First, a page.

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Chapter 01

# Chapter 01 - CHAPTER 1 INTRODUCTION TO MANAGERIAL DECISION...

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CHAPTER 1 INTRODUCTION TO MANAGERIAL DECISION MODELING SOLUTIONS TO DISCUSSION QUESTIONS 1-1. Decision modeling is the scientific approach to managerial decision-making. This type of analysis is a logical and rational approach to making decisions. Emotions, guesswork, and whim are not part of the decision modeling approach. A number of academic and professional organizations support the use of the scientific approach: the Institute for Operation Research and Management Science (INFORMS), the Decision Sciences Institute (DSI), the Production and Operations Management Society (POMS), and the Academy of Management. 1-2. Deterministic models assume that all the relevant input data are known with certainty. That is, these models assume that all the information needed for modeling the decision-making problem environment is available, with fixed and known values. Students should be able to find several examples from the manufacturing and service sectors. For example, deciding how many sections of a course to offer during a semester can be modeled as a deterministic model since the costs and benefits of offering each section are known. Probabilistic (also called stochastic ) models assume that some input data are not known with certainty. That is, these models assume that the values of some important variables will not be known before decisions are made. Here again, students should be able to find several examples from the manufacturing and service sectors. For example, their own career based on their choice of a major for their undergraduate study can be modeled as a probabilistic model. 1-3. Quantitative factors are typically identifiable and measurable, making their inclusion in the model relatively easy. In contrast, qualitative factors measure such things as perceptions, feelings, and opinions. Although some qualitative factors do have scales of measures (for example, we can classify opinions of the President’s performance as good, fair, or poor), in general, they are difficult to quantify and measure. 1-4. Unlike quantitative factor that have identifiable scales of measure (for example, length may be measured in meters), many qualitative factors are not associated with any specific scale of measure. Hence, it may be difficult to quantify these factors. 1-5. Decision modeling is a step-by-step process that allows decision makers to investigate problems using quantitative techniques. The steps of the decision modeling process include defining the problem, developing a model, acquiring input data, developing a solution, testing the solution, analyzing the results, and implementing the results. In every case, the analysis begins with defining the problem. The problem could be too many stockouts, too many bad debts, or determining the products to produce that will result in the maximum profit for the organization. After the problems have been defined, the next step is to develop one or more models. These models could be inventory control models, models that describe the debt situation in the organization, and so on. Once the models have been developed, the next step is to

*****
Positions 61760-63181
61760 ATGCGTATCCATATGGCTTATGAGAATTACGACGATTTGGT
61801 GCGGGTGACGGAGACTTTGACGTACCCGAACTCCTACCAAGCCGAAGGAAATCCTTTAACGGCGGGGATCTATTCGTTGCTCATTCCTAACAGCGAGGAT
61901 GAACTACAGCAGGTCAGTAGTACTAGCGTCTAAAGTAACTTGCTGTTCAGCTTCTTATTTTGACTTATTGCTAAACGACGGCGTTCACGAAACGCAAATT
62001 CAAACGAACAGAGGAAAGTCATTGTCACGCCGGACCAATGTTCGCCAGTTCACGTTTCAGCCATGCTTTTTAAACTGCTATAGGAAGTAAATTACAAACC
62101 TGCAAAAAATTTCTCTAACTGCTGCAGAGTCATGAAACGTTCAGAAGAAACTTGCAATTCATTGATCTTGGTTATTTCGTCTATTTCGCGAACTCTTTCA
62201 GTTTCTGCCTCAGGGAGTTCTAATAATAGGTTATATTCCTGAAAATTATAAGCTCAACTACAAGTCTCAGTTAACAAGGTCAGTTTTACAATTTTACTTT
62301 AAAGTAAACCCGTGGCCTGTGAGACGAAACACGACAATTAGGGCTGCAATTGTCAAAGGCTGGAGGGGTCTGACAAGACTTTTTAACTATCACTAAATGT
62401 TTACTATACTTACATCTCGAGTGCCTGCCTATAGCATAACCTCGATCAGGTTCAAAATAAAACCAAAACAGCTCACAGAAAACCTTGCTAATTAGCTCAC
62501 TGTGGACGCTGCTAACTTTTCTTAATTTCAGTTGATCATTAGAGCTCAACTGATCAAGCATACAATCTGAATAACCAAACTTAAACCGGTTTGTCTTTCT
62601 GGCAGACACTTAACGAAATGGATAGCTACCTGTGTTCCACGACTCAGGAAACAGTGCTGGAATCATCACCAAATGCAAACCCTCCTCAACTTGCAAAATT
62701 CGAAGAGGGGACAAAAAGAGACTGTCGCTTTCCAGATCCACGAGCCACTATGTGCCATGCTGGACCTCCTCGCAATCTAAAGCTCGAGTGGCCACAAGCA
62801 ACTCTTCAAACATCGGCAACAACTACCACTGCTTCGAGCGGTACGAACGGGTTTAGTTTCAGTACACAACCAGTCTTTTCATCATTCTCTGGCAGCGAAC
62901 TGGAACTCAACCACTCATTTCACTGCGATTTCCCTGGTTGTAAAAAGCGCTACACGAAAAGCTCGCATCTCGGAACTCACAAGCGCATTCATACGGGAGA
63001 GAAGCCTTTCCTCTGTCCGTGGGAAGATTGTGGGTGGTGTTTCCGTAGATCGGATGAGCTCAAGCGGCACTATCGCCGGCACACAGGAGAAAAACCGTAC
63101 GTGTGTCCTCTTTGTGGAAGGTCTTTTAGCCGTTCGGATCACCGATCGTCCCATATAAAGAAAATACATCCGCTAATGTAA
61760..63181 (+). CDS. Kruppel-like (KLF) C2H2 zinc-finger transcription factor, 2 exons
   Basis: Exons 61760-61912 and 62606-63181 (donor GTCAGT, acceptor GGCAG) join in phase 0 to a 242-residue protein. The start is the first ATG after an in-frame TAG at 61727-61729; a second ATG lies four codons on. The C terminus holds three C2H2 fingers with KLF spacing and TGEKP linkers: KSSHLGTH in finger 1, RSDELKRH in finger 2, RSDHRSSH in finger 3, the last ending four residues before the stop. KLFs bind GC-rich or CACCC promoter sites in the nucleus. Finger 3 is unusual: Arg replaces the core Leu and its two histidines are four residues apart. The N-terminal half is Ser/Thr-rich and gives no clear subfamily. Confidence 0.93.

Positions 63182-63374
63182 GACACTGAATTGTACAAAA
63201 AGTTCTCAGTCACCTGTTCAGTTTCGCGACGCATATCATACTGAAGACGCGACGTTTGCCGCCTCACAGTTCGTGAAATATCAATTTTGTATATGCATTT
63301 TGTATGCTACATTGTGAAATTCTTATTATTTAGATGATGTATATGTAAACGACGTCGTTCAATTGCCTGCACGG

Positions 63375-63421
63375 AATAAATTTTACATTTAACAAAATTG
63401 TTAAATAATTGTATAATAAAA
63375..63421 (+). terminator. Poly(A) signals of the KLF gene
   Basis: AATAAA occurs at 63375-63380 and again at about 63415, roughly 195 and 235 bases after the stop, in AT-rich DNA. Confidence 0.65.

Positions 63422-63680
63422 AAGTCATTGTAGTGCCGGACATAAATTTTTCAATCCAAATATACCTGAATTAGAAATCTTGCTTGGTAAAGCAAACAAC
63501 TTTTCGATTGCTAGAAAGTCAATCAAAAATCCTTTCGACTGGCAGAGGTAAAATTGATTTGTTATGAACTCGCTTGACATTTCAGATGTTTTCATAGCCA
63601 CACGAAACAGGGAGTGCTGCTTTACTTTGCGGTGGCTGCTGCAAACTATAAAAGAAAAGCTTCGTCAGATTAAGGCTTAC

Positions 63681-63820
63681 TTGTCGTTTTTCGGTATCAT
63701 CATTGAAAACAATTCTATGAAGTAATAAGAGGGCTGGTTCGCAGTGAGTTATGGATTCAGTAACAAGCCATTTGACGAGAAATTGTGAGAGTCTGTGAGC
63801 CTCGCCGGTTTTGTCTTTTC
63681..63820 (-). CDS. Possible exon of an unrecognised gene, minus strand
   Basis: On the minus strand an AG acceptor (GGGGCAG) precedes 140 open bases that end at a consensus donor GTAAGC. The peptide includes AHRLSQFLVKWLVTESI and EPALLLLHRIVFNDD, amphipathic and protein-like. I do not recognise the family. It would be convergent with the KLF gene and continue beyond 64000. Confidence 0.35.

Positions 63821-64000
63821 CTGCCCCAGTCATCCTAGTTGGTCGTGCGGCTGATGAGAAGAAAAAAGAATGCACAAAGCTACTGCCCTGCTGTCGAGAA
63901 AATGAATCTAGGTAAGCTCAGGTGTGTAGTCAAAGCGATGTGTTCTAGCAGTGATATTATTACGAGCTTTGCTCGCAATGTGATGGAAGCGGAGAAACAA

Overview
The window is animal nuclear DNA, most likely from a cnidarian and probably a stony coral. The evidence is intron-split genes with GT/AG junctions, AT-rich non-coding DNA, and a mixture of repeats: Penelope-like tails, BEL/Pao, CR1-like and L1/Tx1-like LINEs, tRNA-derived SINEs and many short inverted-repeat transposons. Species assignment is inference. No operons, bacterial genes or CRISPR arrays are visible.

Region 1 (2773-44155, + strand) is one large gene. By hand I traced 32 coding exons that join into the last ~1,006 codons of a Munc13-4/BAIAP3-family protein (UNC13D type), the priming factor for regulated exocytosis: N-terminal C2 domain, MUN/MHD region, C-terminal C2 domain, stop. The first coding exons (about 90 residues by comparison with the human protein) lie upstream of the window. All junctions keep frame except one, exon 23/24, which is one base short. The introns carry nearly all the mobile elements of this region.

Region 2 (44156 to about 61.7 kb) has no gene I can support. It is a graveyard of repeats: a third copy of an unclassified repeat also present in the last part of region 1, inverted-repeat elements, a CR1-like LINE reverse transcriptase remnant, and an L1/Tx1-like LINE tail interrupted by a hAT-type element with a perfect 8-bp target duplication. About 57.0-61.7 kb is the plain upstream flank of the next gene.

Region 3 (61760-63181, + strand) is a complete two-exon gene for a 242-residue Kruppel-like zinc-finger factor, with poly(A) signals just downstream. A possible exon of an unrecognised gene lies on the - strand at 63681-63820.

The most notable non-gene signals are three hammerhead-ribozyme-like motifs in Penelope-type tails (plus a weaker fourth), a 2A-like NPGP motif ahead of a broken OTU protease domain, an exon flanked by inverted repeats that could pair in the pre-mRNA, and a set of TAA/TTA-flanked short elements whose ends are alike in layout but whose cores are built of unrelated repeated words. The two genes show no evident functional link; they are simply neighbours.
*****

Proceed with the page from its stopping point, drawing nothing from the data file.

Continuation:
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Chapter 01 - CHAPTER 1 INTRODUCTION TO MANAGERIAL DECISION...

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